Thursday, February 11, 2010

Spook Hunt - scene 1

Alright, here it is - the first cut of scene 1:


Spook Hunt Scene 1 from Todd Miro on Vimeo.

This cut has a first pass of my color grading, graphics and music (which I did my own dang self in Garage Band in about 15 minutes!)

We shot the scene in about 4 hours with about 7 different setups.  Lighting was fairly straightforward as I really wanted the sense of two guys at night around a lit dining table in an otherwise dark house.

Present for the shoot were myself (writer/director), Rob Weiner, (director of photography), Charles Yoakum & Rob Sandusky (talent), Kristin Nelder (audio/gaffer/camera advisor/production stills/and jack of all trades) and Ben Weiner (key grip/clapper/PA).

We shot with a Canon EOS 7D with a couple of rented prime lenses - a Canon EF 24mm f/1.4  and a Canon 50mm f/1.4  The fast lenses allowed us to shoot at ISO 400 most of the time.  For those unfamiliar with the 7D, (and what rock have you been living under) this amazing camera allows you to shoot full HD video (1920x1080) at 24fps with beautiful 35mm lenses and depth of field for around $2,000.  This allows for a very convincing film-look at a bargain price.  (For info on this camera and HD DSLRs in general, be sure to check out Phillip Bloom's incredibly informative blog.)

 
(Rob Weiner with the Canon 7D)

Monitoring was done through Rob's Panasonic BT-LH1710W 17" HD monitor, looking at HDMI out from the camera.  This was essential for framing the shots and finding critical focus.
 
(me looking at framing through the BT-LH1710W)

Audio was fairly straightforward: 2 wireless lavalier microphones (1 for each actor) fed in to a Zoom H4n digital recorder.  We used another Zoom on the table pointed at the actors as a boom mic.
 
(only follically challenged filmmakers need apply)

I slated every take to match sync between the camera and the two digital recorders.  I wound up hand-syncing in Final Cut (since there weren't that many shots) but I will eventually use Plural Eyes to sync when we start shooting more.


 
(enjoying a frosty beverage from craft services - oh wait, that's just a water from my garage - the travails of low budget filmmaking!)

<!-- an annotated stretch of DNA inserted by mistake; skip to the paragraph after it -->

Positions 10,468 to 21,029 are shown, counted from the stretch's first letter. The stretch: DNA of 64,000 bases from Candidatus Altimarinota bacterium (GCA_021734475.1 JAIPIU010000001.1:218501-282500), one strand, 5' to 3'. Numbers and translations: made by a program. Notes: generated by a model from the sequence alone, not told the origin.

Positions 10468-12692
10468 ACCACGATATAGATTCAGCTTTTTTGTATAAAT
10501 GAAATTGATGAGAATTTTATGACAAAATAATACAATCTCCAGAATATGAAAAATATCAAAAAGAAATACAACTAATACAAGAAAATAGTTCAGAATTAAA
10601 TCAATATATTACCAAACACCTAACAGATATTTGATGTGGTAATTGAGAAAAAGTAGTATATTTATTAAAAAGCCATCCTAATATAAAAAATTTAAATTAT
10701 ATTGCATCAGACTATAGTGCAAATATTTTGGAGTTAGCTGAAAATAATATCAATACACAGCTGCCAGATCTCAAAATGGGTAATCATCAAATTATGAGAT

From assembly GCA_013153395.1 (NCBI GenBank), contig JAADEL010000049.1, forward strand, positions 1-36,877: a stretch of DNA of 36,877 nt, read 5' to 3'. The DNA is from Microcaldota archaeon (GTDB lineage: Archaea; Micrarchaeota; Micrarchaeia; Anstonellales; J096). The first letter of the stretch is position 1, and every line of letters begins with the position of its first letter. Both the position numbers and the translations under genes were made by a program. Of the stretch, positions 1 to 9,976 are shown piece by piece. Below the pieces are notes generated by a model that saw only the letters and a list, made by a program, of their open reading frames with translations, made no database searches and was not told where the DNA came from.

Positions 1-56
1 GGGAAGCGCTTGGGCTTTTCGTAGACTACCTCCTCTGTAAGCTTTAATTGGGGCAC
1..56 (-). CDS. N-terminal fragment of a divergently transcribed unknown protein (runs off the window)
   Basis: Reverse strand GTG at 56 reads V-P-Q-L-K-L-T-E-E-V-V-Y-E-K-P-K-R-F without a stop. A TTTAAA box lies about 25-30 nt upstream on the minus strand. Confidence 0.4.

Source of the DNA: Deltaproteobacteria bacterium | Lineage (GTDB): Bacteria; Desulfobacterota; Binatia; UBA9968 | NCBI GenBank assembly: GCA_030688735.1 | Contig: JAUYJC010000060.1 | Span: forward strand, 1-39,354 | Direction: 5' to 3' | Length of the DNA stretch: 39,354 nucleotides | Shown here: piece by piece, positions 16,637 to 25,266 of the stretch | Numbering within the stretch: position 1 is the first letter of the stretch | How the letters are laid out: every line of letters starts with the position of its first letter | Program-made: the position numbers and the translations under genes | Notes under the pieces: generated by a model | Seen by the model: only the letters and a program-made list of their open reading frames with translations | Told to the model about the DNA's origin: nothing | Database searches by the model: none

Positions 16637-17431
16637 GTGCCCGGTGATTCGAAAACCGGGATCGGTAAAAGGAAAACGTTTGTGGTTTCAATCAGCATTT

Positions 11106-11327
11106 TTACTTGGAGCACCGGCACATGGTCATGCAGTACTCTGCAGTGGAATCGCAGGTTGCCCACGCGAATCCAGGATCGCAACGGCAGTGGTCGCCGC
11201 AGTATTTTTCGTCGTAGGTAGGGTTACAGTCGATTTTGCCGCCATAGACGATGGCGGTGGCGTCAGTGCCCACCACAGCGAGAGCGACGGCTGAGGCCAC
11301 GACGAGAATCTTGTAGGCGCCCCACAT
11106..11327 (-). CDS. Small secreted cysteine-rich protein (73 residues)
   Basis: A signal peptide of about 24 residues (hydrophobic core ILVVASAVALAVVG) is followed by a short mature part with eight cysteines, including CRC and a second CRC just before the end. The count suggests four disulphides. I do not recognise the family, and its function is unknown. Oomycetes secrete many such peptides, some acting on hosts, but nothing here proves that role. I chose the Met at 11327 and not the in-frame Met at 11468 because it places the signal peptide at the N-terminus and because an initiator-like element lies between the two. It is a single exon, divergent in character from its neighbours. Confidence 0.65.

(Rob extolls the virtues of alcohol to Charles...  Charles isn't buying it)

 
(Me pointing at nothing in particular. That's a director's job - to look like you're in control and know what you're doing even when you don't.  When in doubt, point at something. Rob is playing along, pretending to be impressed at my eloquent insights, but he really just wants to know when he can go home.)

After the shoot, Rob loaded the video files onto my drive (I prefer the GTech drives - rugged, fast and mobile) and then I transcoded them to ProResHQ to import into Final Cut.  The scene cut together very quickly as I knew pretty much what takes I wanted to use.  Also, being the writer/director/editor, I had already played the scene out in my head many times, so the actual cut went very fast.

This scene was fully scripted and blocked out ahead of time.  Rob and Charles added a bit of improvisation at rehearsal which we incorporated into the final shoot.  The rest of the movie will be very different as it is not fully scripted and we will improvise lots of it.  I have each scene written out with the beats I want to hit, but I want to allow Rob & Charles to explore the scenes as they happen to them.  This, combined with the infra-red POV camera shots should add some realism and immediacy to the scares that await them.

That's it so far - we start rehearsing the next scene in a week and will shoot it later this month.

There really are no excuses anymore to making your own high-quality movie.  The tools are incredibly cheap and offer amazing, professional results.  As technology has leveled the playing field, content is king, so story should be your primary concern.  If you've got a great story to tell I encourage you to get out there and do it!

  
(all photos courtesy of Kristin Nelder - thanks K!)



1 comment:

  1. Awesome!!!

    So you guys never turned the camera on Kristin? It's like she's a...ghost...bwoohahahah...

    ReplyDelete